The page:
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Editorial: Japan's airlines need to prepare for long-term weak demand amid pandemic

As people refrain from travel due to the coronavirus crisis, airlines are flying headlong into difficulties like never before.

    ANA Holdings Inc. expects a record net loss of 510 billion yen (about $4.9 billion) for the business year ending March 2021. Japan Airlines Co. (JAL) may also face a deficit reaching 270 billion yen (roughly $2.6 billion).

    Travel industry organizations expect that it will take around four years for international flight demand to recover. There are also concerns that if more people work remotely and business trips decline, demand from businesspeople may not recover to the level seen before the pandemic. Airlines need to steadily push for a review of their management structure in preparation for long-term stagnation.

    Airlines have a high ratio of fixed expenses including labor costs, and aviation firms are promoting cost-cutting measures. ANA Holdings is apparently making efforts to avoid layoffs by dispatching workers to other companies and cutting the annual income of its group company All Nippon Airways Co. employees by 30%.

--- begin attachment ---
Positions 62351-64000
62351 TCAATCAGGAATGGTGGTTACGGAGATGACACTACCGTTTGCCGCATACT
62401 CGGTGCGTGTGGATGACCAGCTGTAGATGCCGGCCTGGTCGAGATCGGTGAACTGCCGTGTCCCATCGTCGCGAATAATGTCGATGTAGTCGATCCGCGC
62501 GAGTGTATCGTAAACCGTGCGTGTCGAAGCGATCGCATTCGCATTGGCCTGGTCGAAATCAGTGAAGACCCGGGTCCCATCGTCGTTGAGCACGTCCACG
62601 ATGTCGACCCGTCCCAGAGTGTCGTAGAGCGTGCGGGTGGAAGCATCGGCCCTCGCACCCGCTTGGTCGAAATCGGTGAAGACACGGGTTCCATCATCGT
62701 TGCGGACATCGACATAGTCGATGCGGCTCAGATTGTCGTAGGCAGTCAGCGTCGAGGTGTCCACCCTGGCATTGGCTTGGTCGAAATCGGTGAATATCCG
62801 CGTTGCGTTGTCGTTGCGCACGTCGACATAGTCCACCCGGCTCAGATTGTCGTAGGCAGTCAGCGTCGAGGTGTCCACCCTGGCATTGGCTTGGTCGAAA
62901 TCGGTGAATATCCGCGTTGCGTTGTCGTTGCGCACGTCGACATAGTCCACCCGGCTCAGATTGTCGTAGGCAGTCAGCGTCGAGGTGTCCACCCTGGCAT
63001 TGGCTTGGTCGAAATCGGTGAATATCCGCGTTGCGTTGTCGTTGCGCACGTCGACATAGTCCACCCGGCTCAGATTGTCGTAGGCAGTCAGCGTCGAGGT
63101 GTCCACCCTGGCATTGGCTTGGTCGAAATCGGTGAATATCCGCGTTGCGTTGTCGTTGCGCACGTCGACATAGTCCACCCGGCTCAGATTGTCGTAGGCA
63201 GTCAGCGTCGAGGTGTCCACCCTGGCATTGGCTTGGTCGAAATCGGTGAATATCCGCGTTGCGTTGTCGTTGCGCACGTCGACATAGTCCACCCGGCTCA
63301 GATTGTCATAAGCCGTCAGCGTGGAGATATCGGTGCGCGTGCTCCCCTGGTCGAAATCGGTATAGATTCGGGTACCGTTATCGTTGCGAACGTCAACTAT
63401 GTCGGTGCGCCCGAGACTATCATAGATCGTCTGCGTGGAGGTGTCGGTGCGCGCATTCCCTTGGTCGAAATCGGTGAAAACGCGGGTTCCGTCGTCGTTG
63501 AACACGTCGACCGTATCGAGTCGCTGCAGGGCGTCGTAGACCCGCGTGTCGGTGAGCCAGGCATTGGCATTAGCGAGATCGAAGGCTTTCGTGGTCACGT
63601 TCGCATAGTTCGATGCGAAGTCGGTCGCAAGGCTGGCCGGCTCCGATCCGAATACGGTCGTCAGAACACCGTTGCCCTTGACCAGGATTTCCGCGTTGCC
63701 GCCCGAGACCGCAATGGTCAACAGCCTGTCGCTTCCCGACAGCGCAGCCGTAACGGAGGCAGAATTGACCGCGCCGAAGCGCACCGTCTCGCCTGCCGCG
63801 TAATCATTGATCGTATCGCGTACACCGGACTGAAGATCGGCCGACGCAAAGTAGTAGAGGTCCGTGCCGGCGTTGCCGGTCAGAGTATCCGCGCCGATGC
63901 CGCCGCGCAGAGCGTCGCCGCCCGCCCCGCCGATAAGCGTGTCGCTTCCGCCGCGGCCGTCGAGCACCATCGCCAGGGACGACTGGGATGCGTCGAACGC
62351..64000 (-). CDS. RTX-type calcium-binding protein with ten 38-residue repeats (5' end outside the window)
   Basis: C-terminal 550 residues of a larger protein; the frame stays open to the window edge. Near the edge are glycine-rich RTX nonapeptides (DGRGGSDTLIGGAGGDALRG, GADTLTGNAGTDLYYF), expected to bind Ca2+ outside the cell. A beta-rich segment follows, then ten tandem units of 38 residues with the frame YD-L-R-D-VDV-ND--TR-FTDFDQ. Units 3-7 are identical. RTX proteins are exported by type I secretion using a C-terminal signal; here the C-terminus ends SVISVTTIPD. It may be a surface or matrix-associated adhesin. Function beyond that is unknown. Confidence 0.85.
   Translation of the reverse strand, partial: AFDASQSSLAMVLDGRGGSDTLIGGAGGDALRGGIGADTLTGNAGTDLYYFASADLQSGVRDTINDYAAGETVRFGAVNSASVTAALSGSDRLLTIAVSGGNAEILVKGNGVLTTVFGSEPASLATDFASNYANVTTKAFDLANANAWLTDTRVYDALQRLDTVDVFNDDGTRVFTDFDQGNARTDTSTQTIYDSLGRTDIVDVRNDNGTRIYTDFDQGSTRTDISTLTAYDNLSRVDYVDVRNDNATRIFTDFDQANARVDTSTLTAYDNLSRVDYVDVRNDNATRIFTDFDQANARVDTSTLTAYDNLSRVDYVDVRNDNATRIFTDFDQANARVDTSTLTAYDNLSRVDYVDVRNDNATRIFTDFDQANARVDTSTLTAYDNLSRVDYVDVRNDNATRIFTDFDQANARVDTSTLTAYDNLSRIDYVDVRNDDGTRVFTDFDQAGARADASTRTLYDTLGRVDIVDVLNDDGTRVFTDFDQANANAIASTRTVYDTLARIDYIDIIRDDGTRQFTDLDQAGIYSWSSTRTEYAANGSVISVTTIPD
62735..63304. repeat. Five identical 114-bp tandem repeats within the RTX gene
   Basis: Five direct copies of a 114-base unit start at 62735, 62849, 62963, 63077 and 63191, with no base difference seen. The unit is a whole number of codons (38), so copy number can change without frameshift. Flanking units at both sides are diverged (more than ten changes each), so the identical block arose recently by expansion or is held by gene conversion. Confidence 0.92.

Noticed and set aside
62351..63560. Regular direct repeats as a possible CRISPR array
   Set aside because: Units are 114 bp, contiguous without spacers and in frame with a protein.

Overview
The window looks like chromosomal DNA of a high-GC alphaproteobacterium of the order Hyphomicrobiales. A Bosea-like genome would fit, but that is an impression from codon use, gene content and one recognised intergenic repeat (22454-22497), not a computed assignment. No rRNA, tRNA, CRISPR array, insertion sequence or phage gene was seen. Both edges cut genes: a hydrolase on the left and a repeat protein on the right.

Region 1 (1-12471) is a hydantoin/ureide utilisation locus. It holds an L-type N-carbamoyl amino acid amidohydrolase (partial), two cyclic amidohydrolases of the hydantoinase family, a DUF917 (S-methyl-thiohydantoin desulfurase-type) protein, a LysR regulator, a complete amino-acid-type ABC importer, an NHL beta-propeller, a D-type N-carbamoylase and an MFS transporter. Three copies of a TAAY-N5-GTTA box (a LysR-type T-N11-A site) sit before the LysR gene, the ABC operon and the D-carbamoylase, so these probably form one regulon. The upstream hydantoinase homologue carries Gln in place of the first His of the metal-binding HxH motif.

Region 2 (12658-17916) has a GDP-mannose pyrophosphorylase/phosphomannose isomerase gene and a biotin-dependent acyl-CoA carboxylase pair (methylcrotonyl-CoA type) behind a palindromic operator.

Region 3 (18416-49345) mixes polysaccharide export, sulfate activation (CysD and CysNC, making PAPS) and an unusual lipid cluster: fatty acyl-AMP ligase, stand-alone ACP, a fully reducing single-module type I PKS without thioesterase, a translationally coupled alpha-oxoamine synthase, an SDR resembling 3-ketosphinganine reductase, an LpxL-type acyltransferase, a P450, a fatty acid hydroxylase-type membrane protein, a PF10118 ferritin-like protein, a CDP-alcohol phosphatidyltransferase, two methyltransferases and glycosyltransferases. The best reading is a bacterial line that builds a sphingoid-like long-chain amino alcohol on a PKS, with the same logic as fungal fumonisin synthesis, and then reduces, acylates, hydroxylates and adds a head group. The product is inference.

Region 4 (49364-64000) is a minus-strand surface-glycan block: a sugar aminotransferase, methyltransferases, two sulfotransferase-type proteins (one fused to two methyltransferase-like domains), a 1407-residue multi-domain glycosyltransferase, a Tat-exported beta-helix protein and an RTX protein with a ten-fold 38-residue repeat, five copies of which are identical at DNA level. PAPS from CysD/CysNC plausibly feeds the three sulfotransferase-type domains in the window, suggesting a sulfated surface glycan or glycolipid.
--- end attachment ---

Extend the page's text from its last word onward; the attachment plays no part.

ANA Holdings and JAL are both aiming to acquire new customers by establishing low-cost carrier subsidiaries, but that does not change the corporate character of the firms, which are left in a weak position when facing a sharp drop in demand.

    To improve their position, airlines need to find paths in non-aviation businesses to hedge the risk. There are also movements to launch businesses using customer data including the purchase history of members who use mileage services.

    Airlines are getting deeper in debt as they try to survive the crisis, and their financial deterioration is inevitable. If these companies refrain from making new investments due to financial difficulties, they will lose the ability to compete and it will take even longer for their profitability to recover.

    It is said that the scaling back of loss-making routes will be considered in the future. However, the Japanese government is taking measures such as reducing landing fees, granting moratoriums for corporate tax, and providing low-interest loans to maintain flight networks. The reviewing of routes has a large impact on regions, and a careful response is essential.

    If the performance of airlines deteriorates even further, increasing capital by utilizing public funds will likely surface as an option. German airline Lufthansa has received government funding and avoided going bankrupt. ANA and JAL, however, have maintained a cautious stance about such a move, as they are concerned they could become involved in government-led reconstruction of the industry, and be forced to maintain unprofitable routes.

    It is a difficult task to balance the maintenance of transport infrastructure that supports people's livelihoods and profitability. Airlines should look into ways to survive the impact of the COVID-19 crisis and focus on what kind of value they can provide to customers.

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